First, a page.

Prominent Palestinian editor Abdel Bari Atwan said it was "shameful" for the Arabs that the UN Security Council convened to discuss the Israeli military offensive in the Gaza Strip before Arab foreign ministers gathered in Cairo.
The Palestinians, he said, have given up on the Arab leaders and governments a long time ago. He also accused the Arab governments of starving the Palestinians and participating in the blockade on the Gaza Strip.
"The Palestinian people's problem with their Arab brothers is much bigger than their problem with the Israelis," Atwan explained. "The Palestinians can resist Israel and fire rockets at it, but they don't want to do the same against their Arab executioners because they continue to regard them as brothers."
A Palestinian human rights activist in the West Bank also talked about the "historic" betrayal of the Arabs.
"We never expected anything good from the Arabs," he said. "They have money and oil, but don't care about the Palestinians even though we are Arabs and Muslims like them. What a Saudi or Qatari sheikh spends in one night in London, Paris and Las Vegas could solve the problem of tens of thousands of Palestinians. Only an idiot would have expected the Arab world to rise against Israel for attacking the Gaza Strip. We saw more protests in Europe against the war than in the Arab countries."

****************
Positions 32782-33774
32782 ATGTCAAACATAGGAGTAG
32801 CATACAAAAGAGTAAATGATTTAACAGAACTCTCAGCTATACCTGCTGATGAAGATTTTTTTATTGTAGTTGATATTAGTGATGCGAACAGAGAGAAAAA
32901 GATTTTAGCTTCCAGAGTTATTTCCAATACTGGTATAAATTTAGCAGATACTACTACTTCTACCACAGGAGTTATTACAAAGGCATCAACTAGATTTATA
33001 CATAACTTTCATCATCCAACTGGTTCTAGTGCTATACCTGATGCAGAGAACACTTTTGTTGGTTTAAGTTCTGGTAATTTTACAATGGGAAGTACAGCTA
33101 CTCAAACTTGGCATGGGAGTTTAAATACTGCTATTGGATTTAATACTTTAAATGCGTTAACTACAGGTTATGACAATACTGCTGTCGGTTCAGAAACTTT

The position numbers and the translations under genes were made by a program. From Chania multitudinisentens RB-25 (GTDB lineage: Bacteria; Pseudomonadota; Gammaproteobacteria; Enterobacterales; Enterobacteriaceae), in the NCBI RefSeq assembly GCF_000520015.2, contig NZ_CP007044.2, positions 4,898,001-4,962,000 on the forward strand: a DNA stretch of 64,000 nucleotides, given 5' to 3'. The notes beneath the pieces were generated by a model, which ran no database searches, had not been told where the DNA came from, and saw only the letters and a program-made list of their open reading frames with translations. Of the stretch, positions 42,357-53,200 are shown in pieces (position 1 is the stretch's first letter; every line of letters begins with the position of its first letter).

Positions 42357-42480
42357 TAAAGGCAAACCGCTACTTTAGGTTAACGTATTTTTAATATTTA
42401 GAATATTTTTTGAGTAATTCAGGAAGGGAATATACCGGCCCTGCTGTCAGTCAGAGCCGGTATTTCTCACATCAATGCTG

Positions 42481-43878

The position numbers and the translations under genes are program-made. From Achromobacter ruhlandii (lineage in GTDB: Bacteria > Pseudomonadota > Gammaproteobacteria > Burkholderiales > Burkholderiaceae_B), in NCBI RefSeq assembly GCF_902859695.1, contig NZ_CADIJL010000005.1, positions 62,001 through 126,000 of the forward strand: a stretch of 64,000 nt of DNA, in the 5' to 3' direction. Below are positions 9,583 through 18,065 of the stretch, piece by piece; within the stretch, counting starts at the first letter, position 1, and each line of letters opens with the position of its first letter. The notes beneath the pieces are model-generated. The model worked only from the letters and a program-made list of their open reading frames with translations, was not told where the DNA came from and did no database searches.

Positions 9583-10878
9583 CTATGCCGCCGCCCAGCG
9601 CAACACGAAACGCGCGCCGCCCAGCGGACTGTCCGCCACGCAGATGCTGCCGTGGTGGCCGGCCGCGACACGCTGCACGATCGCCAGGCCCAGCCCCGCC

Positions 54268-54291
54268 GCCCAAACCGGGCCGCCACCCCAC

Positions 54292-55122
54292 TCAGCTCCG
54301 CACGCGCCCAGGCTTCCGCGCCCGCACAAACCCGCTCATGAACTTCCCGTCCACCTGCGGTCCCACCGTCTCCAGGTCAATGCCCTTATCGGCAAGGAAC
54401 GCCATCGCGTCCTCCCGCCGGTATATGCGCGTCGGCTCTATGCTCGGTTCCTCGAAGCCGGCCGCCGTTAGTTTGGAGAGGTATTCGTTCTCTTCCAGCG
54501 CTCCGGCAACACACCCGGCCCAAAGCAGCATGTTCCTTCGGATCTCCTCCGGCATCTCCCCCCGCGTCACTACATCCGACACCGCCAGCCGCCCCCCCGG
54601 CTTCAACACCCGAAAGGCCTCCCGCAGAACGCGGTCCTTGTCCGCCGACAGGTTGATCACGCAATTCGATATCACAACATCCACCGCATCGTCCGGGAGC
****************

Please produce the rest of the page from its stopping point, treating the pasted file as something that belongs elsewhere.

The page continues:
The sense of being betrayed has driven some Palestinians to openly accuse Arab governments of being part of the "Zionist aggression" on the Gaza Strip.
Sheikh Ekremah Sabri, the former mufti of Jerusalem who currently serves as a leading preacher of Al-Aqsa Mosque, claimed that the three wars waged by Israel against Hamas have been "coordinated" with the Arab countries.
Sheikh Sabri went on to claim that some Arabs have even covered the expenses of the Israeli military operations.